Many believe the result of this race made the three-year-old division even more unclear. To me, however, it made it clearer that I’ll Have Another still holds the lead for Eclipse Award Champion Three-Year-Old Male. Rather, the larger question was how the traditional Travers canoe would be painted. The answer to that question: two separate canoes, one for each victor.

Remember to like Past the Grandstand on Facebook and follow Past the Grandstand on Twitter! Links can be found on the right side of the blog. 

Sunday, August 26, 2012

Part One: 2012 Fasig-Tipton Texas Summer Yearlings

Gone are the outstanding prices we saw at the Saratoga Sale, as well as even the prices we saw at the July Sale. This Fasig-Tipton yearling sale will attract much lower prices than previous ones this year, due to a catalog of a much lower caliber. In fact, rather than my usual top selections that are combined with honorable mentions, I only have ten top selections for this sale. Nonetheless, I am eager about this auction!

Hip #5: By Valid Expectations’ full brother Littleexpectations, hip 5 is out of a half-sister to two black-type winners and is from the same family as the grade one winners Solar Splendor and Sultry Song.

Hip #9: By champion Afleet Alex, this filly is out of a half-sister to the grade one-winning Awesome Gem.

Hip #10: By the grade one-winning Bluegrass Cat, this filly is a half-sister to two winners. Her second dam is also the granddam of the grade one winners Data Link and Hymn Book.

Hip #23: By a half-brother to the champion Artax in Serengeti Song, this filly is a half-sister an Argentinian group one winner, as well as a stakes winner at Belmont. She shares the same third dam as the second-fastest Kentucky Derby (GI) winner Monarchos.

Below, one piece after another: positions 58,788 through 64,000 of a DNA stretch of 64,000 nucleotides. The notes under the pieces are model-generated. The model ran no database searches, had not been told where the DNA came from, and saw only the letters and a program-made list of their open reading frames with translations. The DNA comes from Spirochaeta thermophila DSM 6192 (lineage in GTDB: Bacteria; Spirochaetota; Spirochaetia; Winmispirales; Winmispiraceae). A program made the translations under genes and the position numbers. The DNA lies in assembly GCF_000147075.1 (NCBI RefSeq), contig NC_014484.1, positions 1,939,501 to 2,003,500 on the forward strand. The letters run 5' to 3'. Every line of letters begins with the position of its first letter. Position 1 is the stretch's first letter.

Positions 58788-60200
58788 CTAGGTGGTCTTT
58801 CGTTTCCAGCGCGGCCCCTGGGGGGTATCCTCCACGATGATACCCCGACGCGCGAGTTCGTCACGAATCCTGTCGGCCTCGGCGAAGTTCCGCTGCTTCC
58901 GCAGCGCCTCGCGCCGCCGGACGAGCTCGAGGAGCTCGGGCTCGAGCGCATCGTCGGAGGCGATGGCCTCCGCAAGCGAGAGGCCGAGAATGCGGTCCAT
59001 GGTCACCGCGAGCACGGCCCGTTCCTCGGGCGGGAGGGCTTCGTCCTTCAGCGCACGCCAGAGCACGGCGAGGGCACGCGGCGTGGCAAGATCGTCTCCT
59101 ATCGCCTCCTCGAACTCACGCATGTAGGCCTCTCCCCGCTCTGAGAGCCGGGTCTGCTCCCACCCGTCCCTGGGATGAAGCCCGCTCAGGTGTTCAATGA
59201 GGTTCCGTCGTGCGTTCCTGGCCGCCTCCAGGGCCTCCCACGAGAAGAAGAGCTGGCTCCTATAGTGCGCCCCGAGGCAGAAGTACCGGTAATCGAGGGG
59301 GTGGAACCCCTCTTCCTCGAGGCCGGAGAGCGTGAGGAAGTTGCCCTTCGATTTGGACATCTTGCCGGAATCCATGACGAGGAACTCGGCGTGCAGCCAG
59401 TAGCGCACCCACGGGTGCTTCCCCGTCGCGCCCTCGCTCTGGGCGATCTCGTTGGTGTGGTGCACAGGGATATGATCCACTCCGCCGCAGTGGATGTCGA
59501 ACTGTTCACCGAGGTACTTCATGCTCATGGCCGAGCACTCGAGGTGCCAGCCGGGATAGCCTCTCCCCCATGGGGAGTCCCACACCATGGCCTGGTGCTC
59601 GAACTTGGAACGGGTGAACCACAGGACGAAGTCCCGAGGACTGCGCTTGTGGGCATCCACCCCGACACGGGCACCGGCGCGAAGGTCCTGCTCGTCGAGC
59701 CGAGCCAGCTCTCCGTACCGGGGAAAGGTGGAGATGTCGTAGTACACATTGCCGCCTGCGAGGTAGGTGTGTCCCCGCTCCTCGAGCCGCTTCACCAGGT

Hip #30: By the sire of Pardonmecomingthru in Chatain, this filly is a half-sister to a black-type winner and a black-type-placed runner. She is from the family of the multiple grade one-winning Political Ambition.

Hip #38: By the brilliant multiple grade one-winning sprinter Zensational, this filly is a half-sister to a multiple black-type-winning gelding that is also graded stakes-placed, as well as a black-type-placed runner.

Hip #39: This filly is very similarly bred to the multiple grade one-winning Kip Deville, as she shares the same sire in Kipling and her second dam, Klondike Kaytie, is the dam of Kip Deville. Hip 39 is a half-sister to a black-type-placed runner.
Coyote Legend
Photo by Terri Cage

Hip #106: By the up-and-coming Texas sire My Golden Song, this filly’s dam line is like Texas racing royalty. She is out of a full sister to the popular multiple black-type-winning Coyote Legend and Gold Coyote – very well-known, successful horses on the Texas racing circuit.

Hip #166: By a son of Street Cry in Clever Cry, this filly is a half-sister to a graded stakes winner and a black-type-placed runner. Her multiple group stakes-winning and grade one-placed second dam has a very impressive produce record, being the dam of a multiple grade one-winning Breeders’ Cup victor.

Hip #169: By the successful young sire Roman Ruler, this colt is out of a half-sister to a grade one winner, a black-type winner, and a black-type-placed runner.

But my personal favorite in the sale is not one of my top ten selections, but a buddy of mine: hip #93, a son of Space Spot (by Seattle Slew) and the Afternoon Deelites mare Autum's Delight. He has quite the personality and I wish him, as well as his friend hip #7, the best of luck!

Hip #93
Photo by Terri Cage
I will do a follow-up piece after the sale, spotlighting these horses again with the results of the auction.

Remember to like Past the Grandstand on Facebook and follow Past the Grandstand on Twitter! Links can be found on the right side of the blog.

Sunday, August 19, 2012

PTG's One Year Anniversary!